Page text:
INSTANT RUNOFF VOTING PROJECT REPORT

TO: Dean Myerson/Green Institute

FR: Blair Bobier

DT: January 26, 2006

 

Many thanks to you and the Green Institute for sponsoring the IRV education project. I am pleased to report that the phase of the project sponsored by the Green Institute has been successfully concluded.

 

Although the project was intended to be oriented specifically towards supporting activists in Ashland,
other opportunities presented themselves to inject IRV as a solution in
a broader context, both politically and geographically.

 

There is a current effort to place a Top Two Primary ballot initiative on the November ballot in Oregon. If
passed, this disastrous, anti-democratic initiative would effectively
end the participation of third parties in the general election. According to research compiled by Richard Winger, editor and publisher of Ballot Access News, the odds of third party candidates appearing on the general election ballot would be 1000-1. As
I have been one of the most vocal and visible opponents of this
misguided plan, I have been able to posit Instant Runoff Voting as an
alternative.

Towards this end, I have introduced IRV as a solution in an oped piece which appeared in the Corvallis Gazette Times on November 21, 2005.

 

http://www.gtconnect.com/articles/2005/11/21/news/opinion/3monasiseeit1121.prt


Interestingly,
the Executive Editor of the Corvallis Gazette Times and the Albany
Democrat Herald responded to my oped with an editorial on December 25, 2005, in which he repeated the explanation of IRV.

 

I
placed another oped opposing the Top Two primary and presenting IRV as
a sensible, democratic alternative in the Eugene Register Guard on December 20, 2005, reprinted below. In addition, the Eugene Weekly also quoted me in their December 22, 2005 issue, where I cite IRV as making sense for the Democratic Party primary in Oregon.

 

On January 22, 2006, I presented a lecture about improving the democratic process in Medford, Oregon, just a stone’s throw from Ashland, to an all-star crowd which included the chairs of the local Green & Democratic Parties and the League of Women Voters. Following the lecture, I gave an extensive interview to KSKQ, a community radio station based in Ashland. The following day, I appeared for an hour long radio call-in program on Jefferson Public Radio. The show was broadcast twice on eight stations covering over 50,000 square miles in Northern California and Southern Oregon and was also available on the internet.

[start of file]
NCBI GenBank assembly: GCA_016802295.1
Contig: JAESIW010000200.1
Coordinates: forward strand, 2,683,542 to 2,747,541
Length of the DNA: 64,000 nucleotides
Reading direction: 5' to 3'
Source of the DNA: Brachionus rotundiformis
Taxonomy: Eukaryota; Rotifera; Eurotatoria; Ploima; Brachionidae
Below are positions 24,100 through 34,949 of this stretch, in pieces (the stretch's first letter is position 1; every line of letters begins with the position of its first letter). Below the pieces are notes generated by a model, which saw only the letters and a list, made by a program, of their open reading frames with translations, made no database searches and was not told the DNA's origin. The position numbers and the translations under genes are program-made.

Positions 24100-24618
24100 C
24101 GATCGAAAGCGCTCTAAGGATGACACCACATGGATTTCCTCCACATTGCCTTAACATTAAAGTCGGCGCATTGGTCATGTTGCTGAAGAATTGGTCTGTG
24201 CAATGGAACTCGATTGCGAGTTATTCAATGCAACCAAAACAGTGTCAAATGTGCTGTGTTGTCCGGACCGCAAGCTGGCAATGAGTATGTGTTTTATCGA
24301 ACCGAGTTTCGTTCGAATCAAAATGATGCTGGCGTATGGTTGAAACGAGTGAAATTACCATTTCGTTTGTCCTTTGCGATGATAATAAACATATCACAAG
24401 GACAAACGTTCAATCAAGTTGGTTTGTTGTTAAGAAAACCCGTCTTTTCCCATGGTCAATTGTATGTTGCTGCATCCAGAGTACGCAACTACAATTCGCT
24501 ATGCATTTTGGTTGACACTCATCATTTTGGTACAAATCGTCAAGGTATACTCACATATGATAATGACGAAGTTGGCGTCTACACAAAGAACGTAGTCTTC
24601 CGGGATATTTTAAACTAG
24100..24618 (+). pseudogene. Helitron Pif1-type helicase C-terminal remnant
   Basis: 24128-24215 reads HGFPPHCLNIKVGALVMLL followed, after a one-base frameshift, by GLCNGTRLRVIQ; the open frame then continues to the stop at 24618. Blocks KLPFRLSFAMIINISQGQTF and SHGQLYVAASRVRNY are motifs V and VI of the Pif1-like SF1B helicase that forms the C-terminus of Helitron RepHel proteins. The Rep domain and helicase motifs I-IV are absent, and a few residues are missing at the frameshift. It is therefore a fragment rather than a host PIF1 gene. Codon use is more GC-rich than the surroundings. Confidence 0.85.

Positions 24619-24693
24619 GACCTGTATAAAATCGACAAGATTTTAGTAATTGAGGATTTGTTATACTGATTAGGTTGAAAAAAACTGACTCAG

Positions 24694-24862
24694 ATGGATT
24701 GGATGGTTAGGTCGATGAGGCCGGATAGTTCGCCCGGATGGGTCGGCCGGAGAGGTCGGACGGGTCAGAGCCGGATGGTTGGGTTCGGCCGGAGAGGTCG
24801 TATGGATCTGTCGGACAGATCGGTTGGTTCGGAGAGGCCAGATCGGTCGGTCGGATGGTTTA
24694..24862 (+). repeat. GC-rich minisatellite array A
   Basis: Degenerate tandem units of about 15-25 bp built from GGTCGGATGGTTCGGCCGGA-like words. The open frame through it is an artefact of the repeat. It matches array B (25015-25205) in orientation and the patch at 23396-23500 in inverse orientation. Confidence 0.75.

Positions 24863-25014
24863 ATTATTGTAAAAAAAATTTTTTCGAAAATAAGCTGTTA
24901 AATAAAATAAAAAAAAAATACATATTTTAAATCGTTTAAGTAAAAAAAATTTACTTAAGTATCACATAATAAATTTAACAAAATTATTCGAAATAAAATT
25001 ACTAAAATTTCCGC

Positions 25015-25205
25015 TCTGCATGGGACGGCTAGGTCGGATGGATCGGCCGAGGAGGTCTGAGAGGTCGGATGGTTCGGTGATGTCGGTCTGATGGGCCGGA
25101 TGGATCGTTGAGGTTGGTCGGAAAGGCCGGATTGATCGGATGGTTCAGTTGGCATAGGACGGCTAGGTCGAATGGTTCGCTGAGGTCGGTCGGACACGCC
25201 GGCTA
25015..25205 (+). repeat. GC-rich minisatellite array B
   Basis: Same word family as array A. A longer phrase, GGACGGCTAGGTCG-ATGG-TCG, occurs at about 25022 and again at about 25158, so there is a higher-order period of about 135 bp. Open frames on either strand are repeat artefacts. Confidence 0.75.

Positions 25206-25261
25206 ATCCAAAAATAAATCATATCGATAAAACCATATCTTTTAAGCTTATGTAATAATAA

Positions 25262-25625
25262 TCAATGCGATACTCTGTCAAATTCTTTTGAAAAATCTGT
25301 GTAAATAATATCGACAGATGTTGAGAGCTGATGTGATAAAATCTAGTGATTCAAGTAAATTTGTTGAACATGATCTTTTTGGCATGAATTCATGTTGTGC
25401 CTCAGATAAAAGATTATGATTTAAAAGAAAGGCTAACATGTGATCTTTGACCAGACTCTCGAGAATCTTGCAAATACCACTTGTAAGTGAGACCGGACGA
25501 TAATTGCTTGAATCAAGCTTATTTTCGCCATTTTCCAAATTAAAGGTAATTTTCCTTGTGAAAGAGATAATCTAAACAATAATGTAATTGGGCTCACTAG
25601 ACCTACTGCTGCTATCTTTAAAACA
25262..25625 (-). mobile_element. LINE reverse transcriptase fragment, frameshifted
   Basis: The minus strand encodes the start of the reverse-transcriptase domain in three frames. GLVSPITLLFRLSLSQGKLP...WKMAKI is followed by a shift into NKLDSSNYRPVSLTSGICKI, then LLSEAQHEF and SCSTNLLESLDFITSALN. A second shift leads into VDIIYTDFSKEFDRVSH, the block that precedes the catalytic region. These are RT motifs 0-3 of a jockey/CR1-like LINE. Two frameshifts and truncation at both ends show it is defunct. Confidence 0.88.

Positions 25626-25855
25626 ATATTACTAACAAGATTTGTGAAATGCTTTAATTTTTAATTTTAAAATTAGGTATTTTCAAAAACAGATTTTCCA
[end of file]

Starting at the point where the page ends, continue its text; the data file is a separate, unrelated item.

In
February, I have been invited to make two appearances before the City
Club of Eugene where I will once again present IRV as an efficient and
elegant alternative to the Top Two Primary.

It should be noted that Corvallis, Ashland and Eugene are the homes of Oregon State University, Southern Oregon University and the University of Oregon, respectively.

Thanks again for your support.

In peace and solidarity,

Blair Bobier

GUEST VIEWPOINT

'Top Two' ballot method would restrict choice

By Blair Bobier

Published: Tuesday, December 20, 2005 in the Eugene Register Guard

The
Top Two primary proposed by Norma Paulus and Phil Keisling is widely
misunderstood and would greatly restrict freedom of choice in
Oregon.

Oregonians
should understand the far-reaching consequences of this dubious
initiative before agreeing to place it on the ballot, as The
Register-Guard suggested in a Dec. 4 editorial.

 

The former secretaries of state propose that Oregon ditch its current primary format in favor of a system used by only one other state: Louisiana, hardly a model of clean elections and good government.

 

Under
the Paulus-Keisling scheme, all candidates from all parties, and any
independent contenders, would compete in one big free-for-all primary